Its going to be a long week


by Sunny
28th October, 2008 at 8:51 am    

When I say the ground operations that Obama’s team have put together on the ground are huge, what I really mean to say is that they are bloody massive. Last weekend alone hundreds of Californians, and myself, drove down to the neighbouring swing state of Nevada (Las Vegas) just so they could knock on doors, deliver leaflets and encourage fellow Democrats to go out and vote.

All of this has been organised automatically over the internet. You sign up on the Obama website, websites to hook up with others so you car-pool there, and a ton of people in Las Vegas offering supporter housing, couches and sheds so Californians can come and stay while campaigning. In fact the Las Vegas people were overwhelmed with the number of people who came. There are similar campaigns running for Colorado, Pennsylvania, Ohio, Florida and more. It’s rather mind-boggling the number of young, middle-aged and older people doing this in their free time.

As a bonus, I also attended my first ever Obama rally while in Vegas! Here are some pics:


(“black man running and it ain’t from the police!”)

more pics here


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Filed in: United States






12 Comments below   |  

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  1. Gege — on 28th October, 2008 at 10:20 am  

    I hope it’s legal for foreigners to campaign in US elections otherwise the bloggers will be on your case.

  2. chairwoman — on 28th October, 2008 at 12:35 pm  

    Groupie!

  3. Leon — on 28th October, 2008 at 3:13 pm  

    Gege, it is the campaign can’t accept donations from you though.

  4. jaz — on 28th October, 2008 at 3:50 pm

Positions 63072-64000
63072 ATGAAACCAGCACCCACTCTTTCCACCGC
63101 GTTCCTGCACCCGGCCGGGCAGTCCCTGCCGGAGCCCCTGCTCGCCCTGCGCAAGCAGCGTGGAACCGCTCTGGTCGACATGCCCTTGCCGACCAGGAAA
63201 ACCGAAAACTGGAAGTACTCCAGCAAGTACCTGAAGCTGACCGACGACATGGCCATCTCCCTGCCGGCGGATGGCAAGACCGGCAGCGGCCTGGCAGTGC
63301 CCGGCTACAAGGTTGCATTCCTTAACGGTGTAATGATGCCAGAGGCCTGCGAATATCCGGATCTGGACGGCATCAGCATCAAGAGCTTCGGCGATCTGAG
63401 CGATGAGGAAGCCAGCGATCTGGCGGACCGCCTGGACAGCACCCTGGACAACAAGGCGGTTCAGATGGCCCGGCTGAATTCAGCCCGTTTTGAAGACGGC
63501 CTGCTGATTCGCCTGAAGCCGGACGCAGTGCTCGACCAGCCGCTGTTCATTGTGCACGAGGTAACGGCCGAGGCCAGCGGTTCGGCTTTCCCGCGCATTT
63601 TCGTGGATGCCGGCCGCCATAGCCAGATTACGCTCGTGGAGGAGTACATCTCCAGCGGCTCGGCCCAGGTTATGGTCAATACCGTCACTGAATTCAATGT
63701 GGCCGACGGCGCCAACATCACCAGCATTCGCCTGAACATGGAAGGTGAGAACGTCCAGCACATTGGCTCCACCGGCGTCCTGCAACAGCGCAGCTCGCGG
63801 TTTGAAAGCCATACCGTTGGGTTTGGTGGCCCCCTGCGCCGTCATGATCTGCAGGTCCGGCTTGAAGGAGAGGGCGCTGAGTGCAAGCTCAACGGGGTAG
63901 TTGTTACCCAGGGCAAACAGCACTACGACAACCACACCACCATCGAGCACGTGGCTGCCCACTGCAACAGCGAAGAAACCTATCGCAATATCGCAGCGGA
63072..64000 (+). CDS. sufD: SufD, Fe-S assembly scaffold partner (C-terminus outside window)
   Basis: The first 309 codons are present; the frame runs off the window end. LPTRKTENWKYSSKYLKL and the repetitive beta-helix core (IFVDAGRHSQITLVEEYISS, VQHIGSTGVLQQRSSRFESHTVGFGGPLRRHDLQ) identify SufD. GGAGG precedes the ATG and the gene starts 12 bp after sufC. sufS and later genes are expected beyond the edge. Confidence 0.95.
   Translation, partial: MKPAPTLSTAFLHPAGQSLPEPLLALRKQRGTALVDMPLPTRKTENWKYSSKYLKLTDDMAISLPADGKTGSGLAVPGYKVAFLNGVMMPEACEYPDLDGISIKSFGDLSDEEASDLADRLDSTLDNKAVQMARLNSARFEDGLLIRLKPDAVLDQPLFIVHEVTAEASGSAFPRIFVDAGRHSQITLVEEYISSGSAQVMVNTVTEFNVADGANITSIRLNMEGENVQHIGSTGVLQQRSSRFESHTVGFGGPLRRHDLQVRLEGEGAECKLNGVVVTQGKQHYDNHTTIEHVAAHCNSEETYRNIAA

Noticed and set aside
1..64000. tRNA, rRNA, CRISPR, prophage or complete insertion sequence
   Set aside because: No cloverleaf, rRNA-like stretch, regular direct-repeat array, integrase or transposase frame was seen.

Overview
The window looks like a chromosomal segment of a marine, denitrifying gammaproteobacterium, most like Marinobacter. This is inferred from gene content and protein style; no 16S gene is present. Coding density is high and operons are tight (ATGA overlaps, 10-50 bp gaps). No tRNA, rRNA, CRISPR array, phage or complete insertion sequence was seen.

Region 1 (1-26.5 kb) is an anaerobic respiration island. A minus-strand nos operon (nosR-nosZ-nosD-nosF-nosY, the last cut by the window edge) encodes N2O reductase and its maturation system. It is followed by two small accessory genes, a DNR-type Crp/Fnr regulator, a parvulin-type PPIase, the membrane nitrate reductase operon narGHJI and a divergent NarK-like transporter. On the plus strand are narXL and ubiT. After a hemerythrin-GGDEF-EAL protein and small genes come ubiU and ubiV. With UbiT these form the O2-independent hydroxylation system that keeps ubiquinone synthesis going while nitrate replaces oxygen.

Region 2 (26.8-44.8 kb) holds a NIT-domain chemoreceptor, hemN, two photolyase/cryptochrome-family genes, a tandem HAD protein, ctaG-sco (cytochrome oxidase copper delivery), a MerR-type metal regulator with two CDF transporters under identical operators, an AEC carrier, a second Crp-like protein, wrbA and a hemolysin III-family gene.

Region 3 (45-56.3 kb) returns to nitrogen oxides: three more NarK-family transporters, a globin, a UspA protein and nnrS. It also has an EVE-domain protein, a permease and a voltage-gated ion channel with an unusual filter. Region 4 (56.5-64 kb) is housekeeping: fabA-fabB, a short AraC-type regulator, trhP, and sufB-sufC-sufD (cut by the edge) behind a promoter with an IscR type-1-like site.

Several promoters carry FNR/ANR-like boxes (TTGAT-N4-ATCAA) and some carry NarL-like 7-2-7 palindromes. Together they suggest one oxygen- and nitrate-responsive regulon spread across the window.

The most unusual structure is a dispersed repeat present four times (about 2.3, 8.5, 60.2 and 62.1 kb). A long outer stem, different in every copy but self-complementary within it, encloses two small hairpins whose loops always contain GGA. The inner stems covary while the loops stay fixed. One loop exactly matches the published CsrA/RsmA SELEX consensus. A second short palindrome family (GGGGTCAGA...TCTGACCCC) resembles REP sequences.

Hi

    I have been contacted by a journalist on the Times who is looking for a hardcore Obama fan to feature in a short video they should have paraphernalia eg obama tshirts/mugs/flipflops.
    They will require approx 20 mins of your time deadline is tomorrow please email rhonabuchanan@timesonline Thank you for your help.

  5. Vikrant — on 28th October, 2008 at 8:29 pm  

    I hope it’s legal for foreigners to campaign in US elections otherwise the bloggers will be on your case.

    Interestingly i tried campaigning for Obama, but was turned away ’cause my ‘exotic’ Estuary accent. But then again i live in Illinois so it doesnt matter.

  6. Vikrant — on 28th October, 2008 at 8:30 pm  

    Gege, it is the campaign can’t accept donations from you though.

    Well you can donate if you are a non-citizen permanent resident.

  7. douglas clark — on 28th October, 2008 at 10:37 pm  

    Sunny,

    I am looking forward to this all being over and you writing some long posts about what you’ve learned!

    Obama 2012!

  8. Leon — on 28th October, 2008 at 11:32 pm  

    Vikrant, didn’t know that cheers for the correction.

  9. Nyrone — on 29th October, 2008 at 1:39 am  

    It’s great reading these updates:)
    It really must be electrifying out there.

  10. 5cc — on 29th October, 2008 at 4:00 pm  

    Very cool indeed. I was in Vegas a few weeks ago and saw absolutely nothing remotely election connected on the streets at all. It was as if the whole thing was taking place on another planet.

    In the couple of weeks following I went to San Francisco and Hawaii. Awash with Obama Biden stickers, badges, t-shirts, baseball caps and what have you. I didn’t see a single McCain Palin anywhere.

    Now I’m at home in the sodding cold and intensely jealous.

  11. Jai — on 29th October, 2008 at 4:56 pm  

    Nice pics Sunny. Must be a really exciting experience for you — and in the decades ahead, when people talk about this year’s historic election, you’ll be able to look back, misty-eyed, and proudly say “I was there” ;)

  12. Refresh — on 30th October, 2008 at 6:26 pm  

    Sunny, I guess you are preoccupied with the campaign, but it would be good to hear more from you.

    Just lately I’ve started thinking about the practicalities of such a campaign. Technically speaking how are they keeping track of voting intentions, and how do they decide who they will push to get to the polls?

    When knocking on doors do you have specific questions you ask to identify the level of support? How do you record these views and intentions? Do you ask to speak to everyone registered to vote at that address?

    Do you leave sorry you were out cards?

    And finally do you always shut the gate behind you?

    I am really keen to know.

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